Women's March returns, message remains the same
"Tiny but mighty" was how facilitator Lori Kuechler described this year's Women's March on Sandy. Around 60 people came from various places, some as far away as Washougal, Wash.
The Women's March on Sandy started in 2017 to oppose the inauguration of President Donald Trump and allegations made about his treatment of women.
"We march to show women in this area that there are other women out here who feel the same way they do," Kuechler noted.
Nearly 200 people took to the streets in Sandy that year for a peaceful protest.
Now three years later, Kuechler said their reason for marching remains.
"The first march was a visceral response to the election of Donald Trump and an opportunity for women to say this is not acceptable," Kuechler told The Post. "The presidential administration is not beneficial to women."
The group Women's March on Sandy, Kuechler noted, "isn't just marching." They meet monthly to discuss topics from making sense of the Second Amendment to who's in the U.S. House of Representatives.
"We're creating a platform to educate women on how to run for office," Kuechler said. "Fifty percent of our population identifies as women and only 24 percent of our government representation is female. We think that's the root of many of our societal issues. Folks my age and older, (I'm 59), really grew up studying male political leaders. For some of us it never entered our imagination that those were roles we could fill. So we're trying to rethink that."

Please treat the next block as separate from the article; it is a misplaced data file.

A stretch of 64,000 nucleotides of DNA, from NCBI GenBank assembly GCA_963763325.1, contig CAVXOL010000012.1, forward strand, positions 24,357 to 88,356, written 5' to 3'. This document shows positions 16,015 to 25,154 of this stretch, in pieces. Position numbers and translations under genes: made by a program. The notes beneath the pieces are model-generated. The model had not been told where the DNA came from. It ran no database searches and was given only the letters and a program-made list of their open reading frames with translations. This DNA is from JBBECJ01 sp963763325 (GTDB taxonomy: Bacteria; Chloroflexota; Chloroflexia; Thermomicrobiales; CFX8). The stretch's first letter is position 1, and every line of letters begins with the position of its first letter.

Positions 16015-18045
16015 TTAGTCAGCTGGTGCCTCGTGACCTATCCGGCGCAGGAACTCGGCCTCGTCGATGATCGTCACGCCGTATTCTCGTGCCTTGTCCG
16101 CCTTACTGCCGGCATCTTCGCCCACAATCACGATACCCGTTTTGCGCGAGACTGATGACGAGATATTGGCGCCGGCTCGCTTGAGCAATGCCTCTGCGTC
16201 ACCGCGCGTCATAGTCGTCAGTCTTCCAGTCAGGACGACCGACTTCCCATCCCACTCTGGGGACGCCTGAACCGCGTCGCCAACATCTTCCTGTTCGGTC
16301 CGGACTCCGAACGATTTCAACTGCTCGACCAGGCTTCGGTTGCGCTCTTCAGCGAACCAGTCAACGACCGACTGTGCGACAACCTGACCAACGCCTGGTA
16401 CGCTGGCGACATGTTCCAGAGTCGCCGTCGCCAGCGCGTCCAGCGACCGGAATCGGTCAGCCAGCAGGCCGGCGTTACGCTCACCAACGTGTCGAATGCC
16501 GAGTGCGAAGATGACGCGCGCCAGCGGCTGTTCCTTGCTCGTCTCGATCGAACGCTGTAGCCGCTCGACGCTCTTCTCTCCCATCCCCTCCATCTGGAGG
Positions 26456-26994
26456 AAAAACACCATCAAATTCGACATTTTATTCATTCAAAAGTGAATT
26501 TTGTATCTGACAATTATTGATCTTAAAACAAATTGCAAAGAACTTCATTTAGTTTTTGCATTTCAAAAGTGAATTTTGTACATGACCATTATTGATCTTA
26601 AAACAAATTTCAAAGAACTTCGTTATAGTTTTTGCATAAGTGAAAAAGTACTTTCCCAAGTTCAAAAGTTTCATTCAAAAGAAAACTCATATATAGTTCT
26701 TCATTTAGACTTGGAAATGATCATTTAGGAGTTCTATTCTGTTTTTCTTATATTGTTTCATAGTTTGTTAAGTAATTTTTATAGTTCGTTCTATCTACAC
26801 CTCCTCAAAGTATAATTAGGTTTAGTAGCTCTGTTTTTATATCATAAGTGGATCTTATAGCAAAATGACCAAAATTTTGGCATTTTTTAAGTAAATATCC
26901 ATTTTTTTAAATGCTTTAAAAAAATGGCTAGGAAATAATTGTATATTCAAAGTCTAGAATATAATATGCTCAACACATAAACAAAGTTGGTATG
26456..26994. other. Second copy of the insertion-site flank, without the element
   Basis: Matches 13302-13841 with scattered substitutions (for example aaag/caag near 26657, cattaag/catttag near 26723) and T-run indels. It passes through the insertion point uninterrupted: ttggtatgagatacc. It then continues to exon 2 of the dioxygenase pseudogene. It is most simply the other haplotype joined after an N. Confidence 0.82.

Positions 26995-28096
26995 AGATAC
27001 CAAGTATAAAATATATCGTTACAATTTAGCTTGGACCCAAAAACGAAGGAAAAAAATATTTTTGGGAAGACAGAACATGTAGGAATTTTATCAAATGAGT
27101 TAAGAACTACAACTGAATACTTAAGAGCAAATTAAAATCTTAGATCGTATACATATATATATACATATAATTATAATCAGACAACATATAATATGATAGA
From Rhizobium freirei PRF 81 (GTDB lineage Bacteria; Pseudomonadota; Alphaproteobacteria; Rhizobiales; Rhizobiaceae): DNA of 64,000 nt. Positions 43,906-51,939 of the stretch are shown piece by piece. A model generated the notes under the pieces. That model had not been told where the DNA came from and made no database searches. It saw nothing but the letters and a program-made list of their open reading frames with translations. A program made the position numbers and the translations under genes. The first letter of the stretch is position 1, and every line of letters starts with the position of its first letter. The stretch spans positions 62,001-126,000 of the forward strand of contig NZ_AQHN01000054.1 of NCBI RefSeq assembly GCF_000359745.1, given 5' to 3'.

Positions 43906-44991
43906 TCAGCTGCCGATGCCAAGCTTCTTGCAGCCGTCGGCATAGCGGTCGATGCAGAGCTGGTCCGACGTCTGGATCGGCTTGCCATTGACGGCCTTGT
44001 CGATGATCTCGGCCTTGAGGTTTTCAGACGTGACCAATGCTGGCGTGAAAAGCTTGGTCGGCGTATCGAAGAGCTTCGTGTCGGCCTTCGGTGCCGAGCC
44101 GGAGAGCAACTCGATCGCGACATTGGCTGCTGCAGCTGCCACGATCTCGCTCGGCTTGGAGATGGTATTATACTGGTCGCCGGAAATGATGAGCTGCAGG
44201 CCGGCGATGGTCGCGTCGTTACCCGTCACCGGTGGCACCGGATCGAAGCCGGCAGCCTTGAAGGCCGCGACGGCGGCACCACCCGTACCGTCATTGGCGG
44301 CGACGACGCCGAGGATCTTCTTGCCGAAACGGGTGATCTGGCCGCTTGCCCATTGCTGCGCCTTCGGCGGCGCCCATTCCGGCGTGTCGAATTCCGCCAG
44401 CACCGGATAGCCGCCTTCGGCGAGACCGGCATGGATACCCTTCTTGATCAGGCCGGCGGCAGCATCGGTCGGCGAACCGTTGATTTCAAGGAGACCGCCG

The march was law-abiding and peaceable — participants recognized traffic directions and worked to not block driveways for local businesses.
"We understand our culture and our town," Kuechler explained. "We're not here to inconvenience. We're here to raise awareness. We also encourage participants to patronize local businesses so that we're an asset, not a liability."
Christina Chestnut was among those who traveled to Sandy to march on Saturday. The Gresham resident said marching "feels like a small thing you can do" to make yourself heard.
"We (women) represent a near majority of the population, but we're not represented in Congress," she said. "We're not here because we're angry. We're here because we want to be happy."
She also noted that she marched in opposition of environmental policy changes made by the Trump Administration.
Chestnut was accompanied at the march by her 4-year-old daughter Amelia, who carried a sign that read "Build Kindness Not Walls." Chestnut said it felt important that Amelia experience the march.
"It's her future more than it is mine," Chestnut explained. "I don't want to have to explain to her one day what polar bears were."
Another Gresham family that came out to the march carried signs quoting former President Barack Obama — "I may be a little grayer than I was eight years ago, but this is what a feminist looks like" — and promoting the idea that God is a woman.
Gresham High School student Georgia Telander, 16, carried the latter.
"I think it's really important to be out here," Telander told The Post. "I'm gay, and as a white, gay woman I still have more privilege than others. I think it's important I speak up for those girls who don't have that voice."
Some people came out to Sandy's march because they preferred a smaller assembly.
"Portland was so big and we wanted a smaller march," said Washougal woman Sherilyn Walsh.
Walsh's daughter, Vicki Hines, was also at the march and noted that she appreciated the approach local facilitators took to the protest.
"I think how we represent ourselves will reflect how we're heard," Hines explained.
The Women's March on Sandy group meets the first Sunday of every month. For more information, visit the group page at www.facebook.com/groups/127689557733476.
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